Professor Gillian Overing has published two books this fall, American/Medieval Goes North: Earth and Water in Transit, co-edited with Ulrike Wiethaus, Wake Forest Department of Religion and American Ethnic Studies Program, and The Contemporary Medieval in Practice, co-written with Clare A. Lees, Professor of Medieval Literature and History of the Language at King’s College London.
The Humanities Institute and the Medieval and Early Modern Studies program will host a dual book launch on Wednesday, November 13th from 4:00-6:00 pm. Faculty and students are invited to join us for a reception in the Green Room in Reynolda Hall for refreshments and discussion.
American/Medieval Goes North: Earth and Water in Transit
The North signifies, as do all four cardinal directions, emotional, environmental, and cultural bodies of knowledge. These include political structures (“the wealthy North”), artistic productions (“Scandinavian” design), nomadic Hunter “Indigeneity” and Colonizer “Whiteness” as Northern signifiers—and, of course, the domain of many species of spirit masters, demons, and missionaries. Archaeologists agree that long before Columbus, it was Vikings and their slaves—northern seafarers from Scandinavia and enslaved men and women from Ireland—who made first contact with “America” in its northernmost regions. Twelve previously unpublished essays represent the disciplines of literature, history, art history, film studies, rhetoric, religious studies, cultural and queer studies.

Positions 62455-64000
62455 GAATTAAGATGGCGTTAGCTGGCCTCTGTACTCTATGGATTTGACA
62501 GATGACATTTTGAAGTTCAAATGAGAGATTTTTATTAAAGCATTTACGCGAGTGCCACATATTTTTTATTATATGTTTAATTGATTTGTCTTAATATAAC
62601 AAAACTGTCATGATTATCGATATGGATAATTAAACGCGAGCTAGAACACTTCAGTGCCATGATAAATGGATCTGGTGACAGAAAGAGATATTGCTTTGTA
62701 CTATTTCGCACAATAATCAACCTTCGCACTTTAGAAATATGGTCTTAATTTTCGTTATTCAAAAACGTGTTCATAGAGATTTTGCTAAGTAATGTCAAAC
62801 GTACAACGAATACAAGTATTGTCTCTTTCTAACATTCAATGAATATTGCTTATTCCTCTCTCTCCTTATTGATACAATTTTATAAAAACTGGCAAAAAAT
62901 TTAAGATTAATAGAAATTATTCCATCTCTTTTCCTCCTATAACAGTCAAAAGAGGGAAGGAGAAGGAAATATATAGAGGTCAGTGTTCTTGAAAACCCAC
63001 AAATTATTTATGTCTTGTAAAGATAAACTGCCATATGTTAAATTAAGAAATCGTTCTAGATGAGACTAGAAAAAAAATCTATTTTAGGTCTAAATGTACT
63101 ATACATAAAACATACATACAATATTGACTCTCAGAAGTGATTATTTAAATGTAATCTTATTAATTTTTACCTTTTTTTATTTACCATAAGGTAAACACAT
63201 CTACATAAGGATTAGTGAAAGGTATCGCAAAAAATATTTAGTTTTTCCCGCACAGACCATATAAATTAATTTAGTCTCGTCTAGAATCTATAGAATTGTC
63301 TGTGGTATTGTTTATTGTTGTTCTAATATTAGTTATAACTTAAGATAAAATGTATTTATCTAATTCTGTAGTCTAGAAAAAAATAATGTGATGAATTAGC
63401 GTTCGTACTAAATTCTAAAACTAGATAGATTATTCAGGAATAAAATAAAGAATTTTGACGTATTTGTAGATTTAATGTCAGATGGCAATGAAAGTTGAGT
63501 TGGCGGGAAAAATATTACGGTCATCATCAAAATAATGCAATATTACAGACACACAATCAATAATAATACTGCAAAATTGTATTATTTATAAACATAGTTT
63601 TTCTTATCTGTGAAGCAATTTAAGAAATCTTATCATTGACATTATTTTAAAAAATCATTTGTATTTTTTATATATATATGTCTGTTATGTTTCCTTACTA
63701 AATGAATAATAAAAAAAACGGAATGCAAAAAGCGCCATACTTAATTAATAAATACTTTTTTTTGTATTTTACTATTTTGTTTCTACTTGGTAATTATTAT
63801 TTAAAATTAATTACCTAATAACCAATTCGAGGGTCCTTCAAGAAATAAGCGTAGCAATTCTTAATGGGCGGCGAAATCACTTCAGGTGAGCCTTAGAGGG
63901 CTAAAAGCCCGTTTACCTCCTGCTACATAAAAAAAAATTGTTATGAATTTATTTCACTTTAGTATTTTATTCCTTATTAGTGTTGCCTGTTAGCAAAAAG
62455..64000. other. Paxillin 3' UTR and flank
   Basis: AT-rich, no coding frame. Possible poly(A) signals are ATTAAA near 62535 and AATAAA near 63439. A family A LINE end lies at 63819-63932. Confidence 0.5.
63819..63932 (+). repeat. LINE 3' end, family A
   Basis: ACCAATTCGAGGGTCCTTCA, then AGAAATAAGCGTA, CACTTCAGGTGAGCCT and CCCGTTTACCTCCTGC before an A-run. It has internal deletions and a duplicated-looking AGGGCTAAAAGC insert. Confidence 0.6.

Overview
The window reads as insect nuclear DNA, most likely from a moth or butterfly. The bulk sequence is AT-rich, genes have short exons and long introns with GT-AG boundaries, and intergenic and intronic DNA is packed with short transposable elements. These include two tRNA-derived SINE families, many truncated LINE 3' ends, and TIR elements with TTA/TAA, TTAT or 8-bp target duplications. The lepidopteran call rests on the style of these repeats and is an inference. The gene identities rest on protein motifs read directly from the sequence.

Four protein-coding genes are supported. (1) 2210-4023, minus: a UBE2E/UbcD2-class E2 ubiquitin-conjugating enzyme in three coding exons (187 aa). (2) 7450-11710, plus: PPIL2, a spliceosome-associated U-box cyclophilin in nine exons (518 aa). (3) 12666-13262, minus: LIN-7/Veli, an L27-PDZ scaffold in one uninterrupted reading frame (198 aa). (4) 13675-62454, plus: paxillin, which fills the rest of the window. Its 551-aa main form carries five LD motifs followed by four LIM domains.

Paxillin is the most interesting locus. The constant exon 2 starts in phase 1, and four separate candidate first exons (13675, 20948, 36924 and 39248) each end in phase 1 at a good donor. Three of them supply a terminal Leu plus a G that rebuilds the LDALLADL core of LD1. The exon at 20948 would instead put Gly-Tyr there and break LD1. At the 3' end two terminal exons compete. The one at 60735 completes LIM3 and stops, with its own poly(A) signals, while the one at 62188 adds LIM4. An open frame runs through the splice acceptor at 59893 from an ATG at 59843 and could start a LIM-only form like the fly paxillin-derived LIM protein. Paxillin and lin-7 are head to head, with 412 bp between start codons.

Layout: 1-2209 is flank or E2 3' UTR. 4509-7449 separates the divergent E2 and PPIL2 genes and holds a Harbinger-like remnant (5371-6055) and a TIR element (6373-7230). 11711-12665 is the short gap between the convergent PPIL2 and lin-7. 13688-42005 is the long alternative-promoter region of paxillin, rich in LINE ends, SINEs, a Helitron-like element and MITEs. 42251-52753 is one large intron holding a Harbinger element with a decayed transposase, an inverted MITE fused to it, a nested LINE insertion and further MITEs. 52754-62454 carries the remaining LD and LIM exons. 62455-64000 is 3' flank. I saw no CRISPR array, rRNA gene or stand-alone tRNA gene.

The Contemporary Medieval in Practice
Speculative and nontraditional, The Contemporary Medieval in Practice adapts the conventional scholarly essay to reflect its interdisciplinary subject. Creative critical writing encourages the introduction of dialogue, poetry, and short essays within scholarly style, and this, the authors argue, makes it an ideal format for exploring innovative pathways from the contemporary to the medieval. Discussing urgent critical discourses and cultural practices, such as the study of the environment and the ethics of understanding bodies, identities, and histories, this short, accessible book focuses on early medieval British culture, or Anglo-Saxon studies, and its relation with, use of, and reworking in contemporary visual, poetic, and material culture after 1950.